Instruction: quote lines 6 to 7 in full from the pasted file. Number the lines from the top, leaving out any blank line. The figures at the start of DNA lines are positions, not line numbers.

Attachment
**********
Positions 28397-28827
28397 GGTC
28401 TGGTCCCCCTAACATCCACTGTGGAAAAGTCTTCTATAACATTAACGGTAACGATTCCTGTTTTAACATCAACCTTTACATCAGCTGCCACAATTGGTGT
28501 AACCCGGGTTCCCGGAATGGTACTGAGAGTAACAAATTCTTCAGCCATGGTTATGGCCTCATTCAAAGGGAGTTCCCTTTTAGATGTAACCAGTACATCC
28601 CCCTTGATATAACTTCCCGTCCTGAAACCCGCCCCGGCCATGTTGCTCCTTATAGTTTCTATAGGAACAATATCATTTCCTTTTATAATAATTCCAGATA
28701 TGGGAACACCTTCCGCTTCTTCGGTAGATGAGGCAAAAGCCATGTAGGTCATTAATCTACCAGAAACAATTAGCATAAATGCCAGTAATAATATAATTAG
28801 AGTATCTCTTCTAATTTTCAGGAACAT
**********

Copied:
28701 TGGGAACACCTTCCGCTTCTTCGGTAGATGAGGCAAAAGCCATGTAGGTCATTAATCTACCAGAAACAATTAGCATAAATGCCAGTAATAATATAATTAG
28801 AGTATCTCTTCTAATTTTCAGGAACAT